Tuesday, 22 December 2009

Highlands: Devil's Point, Cairn Toul and Angel's Peak - Day 2

We awoke and had a spot of breakfast, fuel for the days walking ahead. We left Corrour Bothy and took only day kit, which was a pleasure. It makes the walking far easier going, meaning you can cover more ground and with less weight on our back it is obviously far more enjoyable. I don't see leaving kit out here as much of a problem, I mean you have to be a pretty dedicated thief to walk 8 miles into the back and beyond to half inch a sleeping bag.

We walked the well marked hiking trail that leads from behind Corrour Bothy and ascends to the the northern side of Devils Point. There was still a fair bit of snow where shadows were cast from the sun but once we hit the plateau at the top (970955) you could see that whilst there were fairly large patches of snow it was only in places and would easily be avoided.

We rounded the stream at the top of the gulley where the ground was sodden and no doubt due to recent rain and snow melt was like a lake. It is pretty much a level hop skip and a jump to the top of Devils Point where you get the most amazing view of the Southern end Glen Dee. From here it truly feels as though you are stood on top of the world in some kind of prehistoric time with the river wending its way down the valley into the far distance.

You can't do anything but stop here for 10 minutes or so to soak it up, this is half the reason why anyone climbs these mountains - for the view.

Glen Dee from Devil's Point - Highlands Walk

Fed and watered we headed back the way we came for a slow but sure ascent of Cairn Toul. Crossing the path we came up from Corrour Bothy we headed north up the boulder field of Stob Coire an t-Saighdeir.

It was pretty slow going manouvering through the boulder field, there was no hiking trail here, so we stopped for a brew not a great time later. We looked up to the summit of Cairn Toul with the overhang of snow that had obviously developed with the adverse conditions they'd been having up here. So we drank tea and got underway, by this time we'd well and truly written off Braeriach, it was looking like time was gonna run short and that would have been a Munro too far. We backtracked slightly to stay away from the dicey edge and pushed up Cairn Toul. At this point we noticed a person making a similar ascent below us on skis all of a sudden our walk in seemed pretty easy. This wasn't a particularly tough climb by any means and before long we arrived at the summit to the breathtaking view up the northern part of the Lairig Ghru. You got an awesome panorama of Angel's Peak, Braeriach and the pass from here, we could even see as far as the Moray Firth which I think is about 30 miles from the point where we were stood - another view which had to be commited to cine-mem. We got chatting to a lady on the summit of Cairn Toul who said that we were lucky to be up here in these conditions, fair play it was sub-zero but the visibility was awesome.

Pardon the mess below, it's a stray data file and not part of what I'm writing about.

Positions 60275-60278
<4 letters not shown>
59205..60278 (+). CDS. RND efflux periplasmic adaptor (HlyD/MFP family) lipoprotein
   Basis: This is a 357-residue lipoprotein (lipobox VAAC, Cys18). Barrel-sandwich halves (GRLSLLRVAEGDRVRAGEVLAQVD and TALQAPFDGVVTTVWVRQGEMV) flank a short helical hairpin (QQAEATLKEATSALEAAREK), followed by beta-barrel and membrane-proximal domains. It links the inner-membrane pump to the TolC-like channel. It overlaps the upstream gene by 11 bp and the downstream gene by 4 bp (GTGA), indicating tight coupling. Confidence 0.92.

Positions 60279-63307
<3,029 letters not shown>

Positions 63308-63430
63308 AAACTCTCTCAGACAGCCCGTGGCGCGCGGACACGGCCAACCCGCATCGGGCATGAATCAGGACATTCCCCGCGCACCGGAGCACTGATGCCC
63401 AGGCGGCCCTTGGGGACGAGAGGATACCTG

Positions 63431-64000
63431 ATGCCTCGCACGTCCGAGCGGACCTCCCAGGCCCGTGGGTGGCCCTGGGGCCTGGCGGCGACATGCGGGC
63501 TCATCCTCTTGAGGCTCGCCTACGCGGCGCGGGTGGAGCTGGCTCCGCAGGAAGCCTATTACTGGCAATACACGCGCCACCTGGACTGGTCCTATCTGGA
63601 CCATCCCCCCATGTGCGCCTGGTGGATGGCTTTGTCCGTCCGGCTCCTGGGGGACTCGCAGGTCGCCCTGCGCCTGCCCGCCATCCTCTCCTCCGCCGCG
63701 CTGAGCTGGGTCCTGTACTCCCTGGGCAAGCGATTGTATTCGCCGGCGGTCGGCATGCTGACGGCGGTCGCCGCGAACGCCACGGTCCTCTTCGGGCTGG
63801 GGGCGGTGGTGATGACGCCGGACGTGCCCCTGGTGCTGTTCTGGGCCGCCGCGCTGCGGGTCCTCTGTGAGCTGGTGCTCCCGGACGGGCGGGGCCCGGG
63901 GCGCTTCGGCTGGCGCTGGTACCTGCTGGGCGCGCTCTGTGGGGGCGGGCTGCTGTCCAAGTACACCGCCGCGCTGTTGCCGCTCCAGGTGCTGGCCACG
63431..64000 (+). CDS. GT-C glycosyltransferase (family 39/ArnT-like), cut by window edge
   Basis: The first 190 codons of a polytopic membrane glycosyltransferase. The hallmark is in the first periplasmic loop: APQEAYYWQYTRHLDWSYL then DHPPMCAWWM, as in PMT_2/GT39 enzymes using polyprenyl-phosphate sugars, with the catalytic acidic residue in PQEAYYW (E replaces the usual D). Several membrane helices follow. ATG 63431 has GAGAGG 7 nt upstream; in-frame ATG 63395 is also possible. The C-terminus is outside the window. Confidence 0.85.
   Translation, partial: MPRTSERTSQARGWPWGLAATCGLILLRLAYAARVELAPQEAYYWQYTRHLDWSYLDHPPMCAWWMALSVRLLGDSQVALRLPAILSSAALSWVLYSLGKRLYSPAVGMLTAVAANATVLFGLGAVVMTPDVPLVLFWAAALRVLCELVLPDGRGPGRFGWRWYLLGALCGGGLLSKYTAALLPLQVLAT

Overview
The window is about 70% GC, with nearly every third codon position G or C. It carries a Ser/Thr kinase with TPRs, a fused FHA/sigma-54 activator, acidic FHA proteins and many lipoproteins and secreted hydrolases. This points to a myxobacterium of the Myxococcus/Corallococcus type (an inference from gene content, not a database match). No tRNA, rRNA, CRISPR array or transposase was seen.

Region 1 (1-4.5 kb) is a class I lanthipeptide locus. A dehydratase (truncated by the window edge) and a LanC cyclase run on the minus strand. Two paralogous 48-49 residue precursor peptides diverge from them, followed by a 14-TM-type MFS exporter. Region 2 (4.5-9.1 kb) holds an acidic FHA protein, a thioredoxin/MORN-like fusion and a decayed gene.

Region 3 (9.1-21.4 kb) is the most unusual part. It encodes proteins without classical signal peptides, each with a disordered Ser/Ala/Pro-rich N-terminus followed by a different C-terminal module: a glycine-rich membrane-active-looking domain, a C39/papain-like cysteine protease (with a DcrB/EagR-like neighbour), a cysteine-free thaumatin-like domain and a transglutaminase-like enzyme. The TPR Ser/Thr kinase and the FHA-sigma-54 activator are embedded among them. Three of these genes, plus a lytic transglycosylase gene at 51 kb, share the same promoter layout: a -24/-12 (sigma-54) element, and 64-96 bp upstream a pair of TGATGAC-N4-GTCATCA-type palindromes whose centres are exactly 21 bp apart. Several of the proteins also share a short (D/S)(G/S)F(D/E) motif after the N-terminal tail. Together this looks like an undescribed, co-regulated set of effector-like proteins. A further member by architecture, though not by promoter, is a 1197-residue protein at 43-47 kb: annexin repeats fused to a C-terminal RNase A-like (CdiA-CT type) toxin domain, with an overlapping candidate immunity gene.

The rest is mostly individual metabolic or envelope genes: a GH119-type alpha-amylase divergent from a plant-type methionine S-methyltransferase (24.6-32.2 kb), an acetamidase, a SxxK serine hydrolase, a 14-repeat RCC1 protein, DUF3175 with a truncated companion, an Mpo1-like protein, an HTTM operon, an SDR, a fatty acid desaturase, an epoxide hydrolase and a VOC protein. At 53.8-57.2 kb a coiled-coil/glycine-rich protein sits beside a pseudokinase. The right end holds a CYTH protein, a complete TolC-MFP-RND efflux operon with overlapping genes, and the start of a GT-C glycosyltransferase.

Lairig Ghru from Angels Peak - Highlands Walk

Knowing that time was running a bit short and legs were starting to get tired, the group was split as to go for Angel's Peak or to head back in the end we all made the last push, it really wasn't that far and within about 45 mins we had gone from the summit of Cairn Toul to the summit of Sgor An Lochain Uaine (Angel's Peak). That was to be our third Munro and last Munro of the day. With time against us Braeriach was to elude us that day but I stood, contemplated and concluded that it wasn't going anywhere fast so in fact it would be there in a few months time for us to return.

We descended over the snow fields and contoured around Cairn Toul to arrive back at the gully below Devil's Point. After a quick breather it started to rain for the first time all day. This brought out a rainbow that could be seen from one end to the other and sat over Corrour Bothy. This walking in Scotland had proved to be a huge success as we returned down the hiking trail to camp, packed our things up from the previous night and moved into the Bothy to warm ourselves through. Corrour Bothy really is five star accommodation and is a great base or stopover for a long walk in Scotland's Cairngorm National Park, it is totally watertight with boarded floors and a window. It has a wood burner and chimney (which was the most welcome part of the bothy) it's also got a compost toilet built onto it which is useful, there were problems with the number of people passing through which led them to build the loo to alleviate the problem. I think the only problem (which really isn't a problem) is the mice - just got to ensure nothing is left on the floor. With hot food in our stomachs and cheap scotch in our heads we slept well ready for our trek out of the Cairngorm National Park the following day.
Inside Corrour Bothy


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